and sympathy we take to be a mark of their approbation of
our efforts in the past, as it is cert-ainly an incitement to
renewed zeal in the cause of higher education for the future.
It is good on occasion to recall to mind the great men who
have gone before us to whose exertions, g^ded by far-seeing
prudence, we owe so largely the privileges we enjoy. And so
we are now met to celebrate the fiftieth anniversary of the
in>auguration of ciur University, and to pay our tribute of
respect to the forethought, the liberality, and the sound
judgment of the men of the past generation who so well and
truly laid the foundations of an institution which Sydney
may view with pride, and which the learned world regards
The ceremony of inauguration took place on Mon-
day, October 11, 1852, in the building in College Street,
then occupied by the University, in the presence of
a crowded assem.bly. At half-past 12 o'clock, the first
candidates for matriculation were introduced, and after the
names had been inscribed in the album by the Registrar,
they took their places. At 1 o'clock the procession entered
the hall, marshalled by the Chamberlain, Dr. Greenup, in
the following order : — ^Vergers, Professors, Fellows of th«
Senate, the Vice-Provost, the Governor-General and his staff,
the Chief Justice, and Mr. Justice Dickinson, attended by
10 UNIVERSITY JUBILEE.
their Associates, Lieutenant-General Wynyard, the Military
Commander-in-Chief and his staff, the Honourable Campbell
Riddell, Colonial Treasurer, Colonel Bloomfield and the officers
of the 11th Regiment, Captain G-ennys and the officers of
H.M.S. Tantome.' The procession was also accompanied
by the principal ministers of religion of all denominations,
by the members of the Bar, and by the Consuls of foreign
Powers. The Fellows present were : — Sir Charles Nicholson
(Vice-Provost), Honourable E. Deas-Thomson ; Honourable
J. H. Plunkett, Right Rev. Bishop Davis, Mr. Justice Therry,
Honourable F. L. S. Merewether, B.A., W. C. Wentworth,
Esq., B. O'Brien, M.D., J. B. Darvall, M.A., Ed. Broadhursit,
B.A., S. A. Donaldson, J. Macarthur, Richard Greenup
(Chamberl2dn). The Professors were : — Dr. Woolley, Mr. Pell,
and Dr. John Smith. Of all that goodly company of
Senators and Professors, but one survives — Sir Chaj-les
Nicholson — who in a green old age retains a keen and abiding
interest in the University, whose earliest years were fostered
by his protecting solicitude, and which is still the favoured
object of his unceasing liberality. As soon as we resolved
to celebrate this most auspicious anniversary, we informed
our venerable friend that nothing would give us greater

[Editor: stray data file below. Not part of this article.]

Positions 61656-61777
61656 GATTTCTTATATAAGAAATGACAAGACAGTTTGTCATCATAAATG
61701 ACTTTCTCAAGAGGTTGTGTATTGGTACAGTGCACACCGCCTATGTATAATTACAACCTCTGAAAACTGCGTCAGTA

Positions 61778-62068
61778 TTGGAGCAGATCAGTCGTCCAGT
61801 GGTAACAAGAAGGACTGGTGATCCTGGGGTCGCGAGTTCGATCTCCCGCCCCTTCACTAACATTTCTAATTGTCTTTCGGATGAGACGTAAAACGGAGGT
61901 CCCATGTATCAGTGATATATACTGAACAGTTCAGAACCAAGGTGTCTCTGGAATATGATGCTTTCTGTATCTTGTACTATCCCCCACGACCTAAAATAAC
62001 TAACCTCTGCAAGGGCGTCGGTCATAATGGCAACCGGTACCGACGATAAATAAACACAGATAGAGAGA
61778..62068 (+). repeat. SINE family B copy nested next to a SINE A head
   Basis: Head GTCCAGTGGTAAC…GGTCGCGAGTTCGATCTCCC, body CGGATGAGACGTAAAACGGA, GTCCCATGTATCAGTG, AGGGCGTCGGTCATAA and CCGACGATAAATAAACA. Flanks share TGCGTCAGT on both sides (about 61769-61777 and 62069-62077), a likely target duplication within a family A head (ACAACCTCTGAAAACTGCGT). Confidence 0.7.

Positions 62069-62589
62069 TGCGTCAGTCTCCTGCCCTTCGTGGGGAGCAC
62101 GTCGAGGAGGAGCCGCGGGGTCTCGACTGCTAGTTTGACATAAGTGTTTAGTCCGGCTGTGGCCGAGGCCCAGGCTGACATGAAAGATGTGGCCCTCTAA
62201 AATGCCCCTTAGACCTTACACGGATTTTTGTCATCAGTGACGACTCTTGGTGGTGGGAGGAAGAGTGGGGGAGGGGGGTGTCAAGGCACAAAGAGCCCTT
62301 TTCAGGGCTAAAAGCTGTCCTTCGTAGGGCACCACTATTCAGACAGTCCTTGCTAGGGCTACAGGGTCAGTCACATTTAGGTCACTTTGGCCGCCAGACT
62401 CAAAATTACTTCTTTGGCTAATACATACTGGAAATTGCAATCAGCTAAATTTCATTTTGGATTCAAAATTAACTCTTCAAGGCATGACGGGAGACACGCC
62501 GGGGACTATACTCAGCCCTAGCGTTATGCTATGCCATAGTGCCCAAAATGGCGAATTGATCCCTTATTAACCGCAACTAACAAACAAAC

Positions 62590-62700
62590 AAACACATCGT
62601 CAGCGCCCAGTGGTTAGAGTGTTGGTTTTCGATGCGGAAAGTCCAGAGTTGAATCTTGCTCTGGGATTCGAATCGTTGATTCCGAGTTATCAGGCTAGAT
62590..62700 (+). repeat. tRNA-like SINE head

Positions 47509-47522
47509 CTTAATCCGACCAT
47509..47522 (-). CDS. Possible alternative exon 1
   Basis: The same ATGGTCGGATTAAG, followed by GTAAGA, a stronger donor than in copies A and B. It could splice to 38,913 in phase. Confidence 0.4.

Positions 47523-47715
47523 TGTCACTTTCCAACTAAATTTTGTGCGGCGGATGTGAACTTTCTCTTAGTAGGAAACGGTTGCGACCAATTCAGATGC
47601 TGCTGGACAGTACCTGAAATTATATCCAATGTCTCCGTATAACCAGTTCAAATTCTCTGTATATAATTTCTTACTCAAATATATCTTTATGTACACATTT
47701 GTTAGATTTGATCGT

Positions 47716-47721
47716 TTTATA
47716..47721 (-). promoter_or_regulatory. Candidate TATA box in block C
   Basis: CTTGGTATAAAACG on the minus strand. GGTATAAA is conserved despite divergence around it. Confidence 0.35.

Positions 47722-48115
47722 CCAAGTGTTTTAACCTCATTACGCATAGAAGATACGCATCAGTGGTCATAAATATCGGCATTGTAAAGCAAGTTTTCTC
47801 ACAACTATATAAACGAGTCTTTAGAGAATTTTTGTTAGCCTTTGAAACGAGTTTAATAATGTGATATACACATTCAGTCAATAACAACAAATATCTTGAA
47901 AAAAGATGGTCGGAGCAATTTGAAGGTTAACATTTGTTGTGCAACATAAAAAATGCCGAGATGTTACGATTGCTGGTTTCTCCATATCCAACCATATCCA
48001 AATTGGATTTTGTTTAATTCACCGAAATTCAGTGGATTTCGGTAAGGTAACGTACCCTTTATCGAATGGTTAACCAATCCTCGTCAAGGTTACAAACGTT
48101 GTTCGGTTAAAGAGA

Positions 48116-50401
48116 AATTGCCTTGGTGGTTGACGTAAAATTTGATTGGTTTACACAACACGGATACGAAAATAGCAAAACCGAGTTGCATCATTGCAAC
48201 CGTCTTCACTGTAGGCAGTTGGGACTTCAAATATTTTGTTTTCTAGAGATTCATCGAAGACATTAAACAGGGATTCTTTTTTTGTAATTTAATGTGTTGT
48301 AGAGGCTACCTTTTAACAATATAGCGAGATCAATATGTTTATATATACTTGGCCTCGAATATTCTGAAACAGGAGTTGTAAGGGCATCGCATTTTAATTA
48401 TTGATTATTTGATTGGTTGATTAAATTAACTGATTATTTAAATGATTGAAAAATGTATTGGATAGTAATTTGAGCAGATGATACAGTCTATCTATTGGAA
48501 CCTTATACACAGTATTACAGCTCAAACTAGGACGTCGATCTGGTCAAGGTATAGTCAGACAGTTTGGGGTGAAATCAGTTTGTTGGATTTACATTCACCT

pleasure than to see him again as the central figure of the
University whose foundation he assisted to lay. The infirmi-
ties of old age are, however, too great to permit of a journey
of such length; but we have received from him a letter of
great interest, which Mr. Barff will now read."
The Registi ar then read the following letter : —
"The Grange, Totteridge, England,
"July 11, 1902.
"My dear Mr. Barff, — T have to acknowledge the receipt
of a communication signed by you on behalf of the Chancellor
and Senate of the University of Sydney, containing an invita^
RECEPTION OF DELEGATES- 11
tion to Lady Nicholson and myself to be present at the
commemoration to be held in Sydney on September 29, the
occasion of the fiftieth anniversary of the foundation of the
"The evemt is one in which I feel the deepest interest,
as I suppose I am almost the only person now living who
was present at and who took a share in the foundation of the
institution half a century ago. All the eminent men with
whom it was my privilege to be associated in the glorious
task of laying the foundation of an institution, the success
of which is almost without parallel in any other section of the
British Empire, have passed away. I would particularly desire
to mention in relation to the work the name of W. C.
Wentworth, and the names of the chief executive officers and
the Grovemor of the colony for the time being, who took an
active share in the foimdation and magnificent endowment
of the institution from various sources. Had it been possible
for me personally to be present at the commemoration about
to take place, I know of no task which woidd have given
me more heartfelt delight and satisfaction. Separated, how-
ever, by half the circumference of the globe from the spot
and from the scene about to take place, and suffering from
many of the bodily infirmities inseparable from very advanced
years, my being able to take a personal share in the coming
celebration is an impossibility. I shall, however, be glad
to be permitted to request the expression on my behalf of
the deep and unmitigated interest with which I still regard
all that is connected with the prosperity and advancement
of the institution.
"Believe me, my dear Mr. Barff,
"Tours very faithfully,
" Charles Nicholson."
Resuming, the Chancellor said : — " Before we proceed to
the reception of our Visitors from other Universities. I propose
12 UNIVERSITY JUBILEE.
to ask your permission to send, in the name of this meeting,
a despatch congratulating Sir Charles on his being spared